Icelandic artist and student Ýrúrarí loves knitting, and that’s what she does to cope with quarantine while also pursuing her Master’s degree. Mouths! Need more mouths!
“All of a sudden, my Master’s classes became remote. It was hard to stay focused to begin with, and I also had been working on a show for Design March in Reykjavík but it got delayed,” Ýrúrarí told.
However, while searching for her zen, the artist watched more TV, trying new knitting projects. Thus, the decorative masks were born. “I guess this new wearable necessity inspired me. But now Iceland is recovering very well and it looks like everyday life might get a bit more normal in the summer, just without all the tourists, so all the Icelanders are stuck on the island together.”
Each mask takes Ýrúrarí hours of hard work, and even though the artist got some help from her knitting machine, she made most of the elements by hand. “There’s more sculpturing you can do with your hands.” It was also a way for her to transform her former sweater designs.
“I was definitely not expecting the masks to become such a hit or that I would connect so well with the facemask form,” Ýrúrarí said. “But it makes sense, I do work with knitting pieces that dismantle or change the body. I don’t know why I never thought of knitting something for the face before!”
A few internet commenters pointed out that these masks won’t protect anyone from COVID-19, however, that wasn’t the artist’s intention in the first place. Ýrúrarí said the masks are decorative rather than practical. She was simply trying to spread some joy while coping with the pandemic on a personal level.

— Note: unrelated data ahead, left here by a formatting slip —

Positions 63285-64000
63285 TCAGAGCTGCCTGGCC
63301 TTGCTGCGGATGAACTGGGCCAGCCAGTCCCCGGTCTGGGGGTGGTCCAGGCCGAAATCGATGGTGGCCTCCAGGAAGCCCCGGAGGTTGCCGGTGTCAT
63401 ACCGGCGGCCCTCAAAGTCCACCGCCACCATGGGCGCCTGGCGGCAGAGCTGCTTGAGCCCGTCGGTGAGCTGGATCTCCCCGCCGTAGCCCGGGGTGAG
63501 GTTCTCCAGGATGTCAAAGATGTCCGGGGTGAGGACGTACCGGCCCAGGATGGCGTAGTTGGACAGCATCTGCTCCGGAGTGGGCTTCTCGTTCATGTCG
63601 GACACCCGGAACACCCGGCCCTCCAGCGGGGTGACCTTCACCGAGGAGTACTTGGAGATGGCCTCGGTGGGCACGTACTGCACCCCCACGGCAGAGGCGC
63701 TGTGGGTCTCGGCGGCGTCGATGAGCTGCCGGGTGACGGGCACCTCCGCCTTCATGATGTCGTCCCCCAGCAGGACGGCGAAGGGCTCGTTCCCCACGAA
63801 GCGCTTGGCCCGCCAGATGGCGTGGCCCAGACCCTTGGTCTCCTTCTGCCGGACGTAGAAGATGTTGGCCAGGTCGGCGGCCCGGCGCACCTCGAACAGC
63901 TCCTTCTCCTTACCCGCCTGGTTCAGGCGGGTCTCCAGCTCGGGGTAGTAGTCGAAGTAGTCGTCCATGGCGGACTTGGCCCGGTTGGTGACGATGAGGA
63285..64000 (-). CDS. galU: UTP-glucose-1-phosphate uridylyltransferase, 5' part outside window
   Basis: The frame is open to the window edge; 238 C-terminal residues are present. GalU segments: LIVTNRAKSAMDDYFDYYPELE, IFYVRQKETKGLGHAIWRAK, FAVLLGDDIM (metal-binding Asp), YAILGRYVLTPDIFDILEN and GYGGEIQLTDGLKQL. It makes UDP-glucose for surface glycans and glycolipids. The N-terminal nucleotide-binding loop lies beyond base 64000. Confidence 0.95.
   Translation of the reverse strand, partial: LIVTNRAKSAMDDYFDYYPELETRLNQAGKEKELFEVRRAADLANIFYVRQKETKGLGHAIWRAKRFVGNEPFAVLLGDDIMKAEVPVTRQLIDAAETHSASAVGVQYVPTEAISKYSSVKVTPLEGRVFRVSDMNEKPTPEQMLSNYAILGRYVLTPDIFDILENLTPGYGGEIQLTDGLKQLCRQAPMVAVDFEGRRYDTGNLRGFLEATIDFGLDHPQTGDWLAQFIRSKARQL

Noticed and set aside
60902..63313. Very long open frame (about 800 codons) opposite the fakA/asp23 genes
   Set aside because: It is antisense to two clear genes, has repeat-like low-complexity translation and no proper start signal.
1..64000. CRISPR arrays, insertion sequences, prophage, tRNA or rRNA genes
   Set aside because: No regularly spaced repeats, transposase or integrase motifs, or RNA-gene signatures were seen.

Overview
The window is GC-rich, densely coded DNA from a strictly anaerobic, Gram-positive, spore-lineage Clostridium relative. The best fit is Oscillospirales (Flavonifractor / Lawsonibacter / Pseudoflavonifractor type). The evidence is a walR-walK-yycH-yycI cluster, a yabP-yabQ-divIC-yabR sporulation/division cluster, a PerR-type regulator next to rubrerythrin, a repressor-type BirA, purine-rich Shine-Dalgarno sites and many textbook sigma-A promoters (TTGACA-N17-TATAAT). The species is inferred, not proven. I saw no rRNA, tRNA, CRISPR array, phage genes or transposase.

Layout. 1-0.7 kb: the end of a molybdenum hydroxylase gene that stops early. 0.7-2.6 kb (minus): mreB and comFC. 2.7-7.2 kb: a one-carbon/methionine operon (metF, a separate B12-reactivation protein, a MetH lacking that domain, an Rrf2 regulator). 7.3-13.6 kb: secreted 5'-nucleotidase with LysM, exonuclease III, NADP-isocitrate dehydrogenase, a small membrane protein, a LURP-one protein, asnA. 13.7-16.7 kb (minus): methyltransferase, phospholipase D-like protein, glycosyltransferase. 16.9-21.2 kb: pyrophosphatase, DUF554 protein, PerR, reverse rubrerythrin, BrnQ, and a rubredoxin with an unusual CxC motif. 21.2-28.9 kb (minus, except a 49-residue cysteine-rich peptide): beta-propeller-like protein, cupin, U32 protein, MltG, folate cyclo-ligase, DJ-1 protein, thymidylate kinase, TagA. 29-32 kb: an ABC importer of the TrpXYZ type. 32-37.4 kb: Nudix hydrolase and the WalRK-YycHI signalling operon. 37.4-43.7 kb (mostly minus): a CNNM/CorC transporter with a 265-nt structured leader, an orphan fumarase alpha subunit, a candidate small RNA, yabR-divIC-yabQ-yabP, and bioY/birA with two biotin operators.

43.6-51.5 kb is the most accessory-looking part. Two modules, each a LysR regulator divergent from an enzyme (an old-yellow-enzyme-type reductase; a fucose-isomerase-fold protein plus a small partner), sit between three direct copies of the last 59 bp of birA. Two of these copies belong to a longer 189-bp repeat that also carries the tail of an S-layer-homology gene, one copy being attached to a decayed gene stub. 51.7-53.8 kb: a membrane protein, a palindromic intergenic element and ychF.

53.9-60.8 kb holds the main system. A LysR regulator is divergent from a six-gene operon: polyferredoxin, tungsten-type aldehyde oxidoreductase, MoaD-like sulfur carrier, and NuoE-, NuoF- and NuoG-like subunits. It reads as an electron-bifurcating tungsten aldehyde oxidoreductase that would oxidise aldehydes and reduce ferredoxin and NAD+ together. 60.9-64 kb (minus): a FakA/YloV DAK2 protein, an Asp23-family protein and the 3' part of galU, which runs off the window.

Her work is meant to be humorous. The humble artist said she’s a bit too shy to be on stage so she tells jokes through her knitting, adding that she doesn’t think she could ever say anything “super wise”, but she might knit something that makes people smile.
And her unusual masks are already making a name for themselves. There’s a group of people in London who are trying to influence others to wear masks and they’ve been using images of Ýrúrarí’s work to get everyone’s attention. Also, several of her pieces have been showcased by Artists4Masks, a British initiative raising funds for personal protective equipment for medical staff and normalization of the use of face masks.
Ýrúrarí isn’t knitting just face masks, she’s creating everything from sweaters to abstract and complex mathematical textiles